El Paso to Fund UTEP Cyber, Energy Security Center
February 09, 2012 | UNIVERSITY COMMUNICATIONS
The El Paso City Council approved this week a grant agreement with The University of Texas at El Paso to create a Regional Cyber and Energy Security (RCES) Center to test and certify alternative energy products and systems.
Among the center's initial goals will be to develop the methods to secure the commercial and energy systems in the West Texas/Southern New Mexico region against cyber attacks, equipment failures and natural threats, said Ralph Martinez, Ph.D., the George W. Edwards, Jr./El Paso Electric distinguished professor in the College of Engineering and UTEP's director of energy initiatives.
The project is a joint effort between the University's Center for Environmental Resource Management and its Research Institute for Manufacturing and Engineering Systems. Martinez is the project's principal investigator. His co-PI is Ricardo Pineda, Ph.D., chair and professor of industrial, manufacturing and systems engineering.
The city will pay the University more than $3.4 million during the six-year contract that should start in a few weeks. The money will come from the city's franchise fees.
The center will address technical, regulatory, academic and commercial challenges associated with emerging cyber and energy security technologies tied to alternative energy resources, especially distributed solar photovoltaic (PV) systems.
"We have to make the power grids reliable and secure," said Martinez, who referenced several local, national and international examples where energy grid failures led to significant financial problems. He said El Paso's three-day freeze in February 2011 caused an estimated loss of more than $50 million to the business and education sectors.
"The problem is utilities do not invest enough in cyber security infrastructure," he said. "Without the proper protection, system failure could create havoc in a community when you think of medical, business, manufacturing and education. A significant disruption could endanger the population and cost billions of dollars."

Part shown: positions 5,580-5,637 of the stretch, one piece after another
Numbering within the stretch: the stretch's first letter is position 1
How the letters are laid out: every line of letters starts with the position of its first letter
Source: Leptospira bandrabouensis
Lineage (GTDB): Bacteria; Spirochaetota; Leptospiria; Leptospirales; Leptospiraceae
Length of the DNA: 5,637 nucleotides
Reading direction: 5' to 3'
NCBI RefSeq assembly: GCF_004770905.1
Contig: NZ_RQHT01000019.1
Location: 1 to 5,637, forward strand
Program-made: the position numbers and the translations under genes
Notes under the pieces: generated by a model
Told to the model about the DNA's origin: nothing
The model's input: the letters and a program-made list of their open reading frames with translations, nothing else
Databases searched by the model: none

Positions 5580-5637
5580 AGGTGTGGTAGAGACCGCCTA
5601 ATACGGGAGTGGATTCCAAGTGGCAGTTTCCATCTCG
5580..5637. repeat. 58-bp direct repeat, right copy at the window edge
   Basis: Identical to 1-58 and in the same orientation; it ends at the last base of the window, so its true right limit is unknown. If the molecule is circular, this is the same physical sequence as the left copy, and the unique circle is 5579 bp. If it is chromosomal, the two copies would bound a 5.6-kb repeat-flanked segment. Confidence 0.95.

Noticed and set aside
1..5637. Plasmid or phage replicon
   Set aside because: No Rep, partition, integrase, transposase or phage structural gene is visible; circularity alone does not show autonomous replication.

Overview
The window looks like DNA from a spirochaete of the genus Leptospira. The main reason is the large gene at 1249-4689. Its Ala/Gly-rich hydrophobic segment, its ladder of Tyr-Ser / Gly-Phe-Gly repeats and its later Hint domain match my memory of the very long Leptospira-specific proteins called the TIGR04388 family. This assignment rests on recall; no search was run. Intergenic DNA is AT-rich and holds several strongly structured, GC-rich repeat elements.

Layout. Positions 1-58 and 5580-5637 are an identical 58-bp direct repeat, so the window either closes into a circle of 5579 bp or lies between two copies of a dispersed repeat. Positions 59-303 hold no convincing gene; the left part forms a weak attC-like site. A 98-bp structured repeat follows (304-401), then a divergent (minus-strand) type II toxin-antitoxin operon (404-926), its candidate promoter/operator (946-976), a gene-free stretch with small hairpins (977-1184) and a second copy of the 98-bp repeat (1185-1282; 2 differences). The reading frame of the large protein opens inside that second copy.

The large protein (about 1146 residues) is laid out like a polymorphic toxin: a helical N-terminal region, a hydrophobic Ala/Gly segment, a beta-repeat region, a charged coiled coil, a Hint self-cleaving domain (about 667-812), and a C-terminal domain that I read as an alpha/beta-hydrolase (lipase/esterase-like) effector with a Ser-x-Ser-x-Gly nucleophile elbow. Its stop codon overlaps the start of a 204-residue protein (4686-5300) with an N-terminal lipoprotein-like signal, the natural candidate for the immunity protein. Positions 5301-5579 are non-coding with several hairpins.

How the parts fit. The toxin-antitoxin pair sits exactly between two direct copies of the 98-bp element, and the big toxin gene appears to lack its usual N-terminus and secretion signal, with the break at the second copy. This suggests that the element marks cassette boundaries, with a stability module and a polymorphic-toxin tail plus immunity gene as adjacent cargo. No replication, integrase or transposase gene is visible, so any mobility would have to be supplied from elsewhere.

The center, which would be located on the UTEP campus, expects to create 85 new jobs throughout the life of the contract to include faculty, staff and graduate students in the colleges of engineering and business administration. The estimated full-time salaries for these new jobs will range from $70,000 to $90,000.
Among the University's potential partners are the U.S. departments of defense, energy and agriculture, the Environmental Protection Agency, Sandia National Laboratories, El Paso Electric and the Electric Power Research Institute, a Palo Alto-based consortium of utilities. The center also plans to associate with colleagues at New Mexico State University to produce engineers trained in modern power systems and El Paso Community College to prepare skilled installation and maintenance technicians.
The center already is in talks with various companies in the oil, energy, water and natural gas industries that are interested in collaborations, Martinez said. He added that a secondary benefit to the center could be decisions by some of these companies to open offices in the Paso del Norte region.
"The economic impact from high-tech industries could be significant," he said. "This area has yet to tap into its solar PV potential, and the RCES Center will be an enabler."
Martinez said the center's scope eventually could encompass energy companies and academic institutions throughout Texas and the Southwest.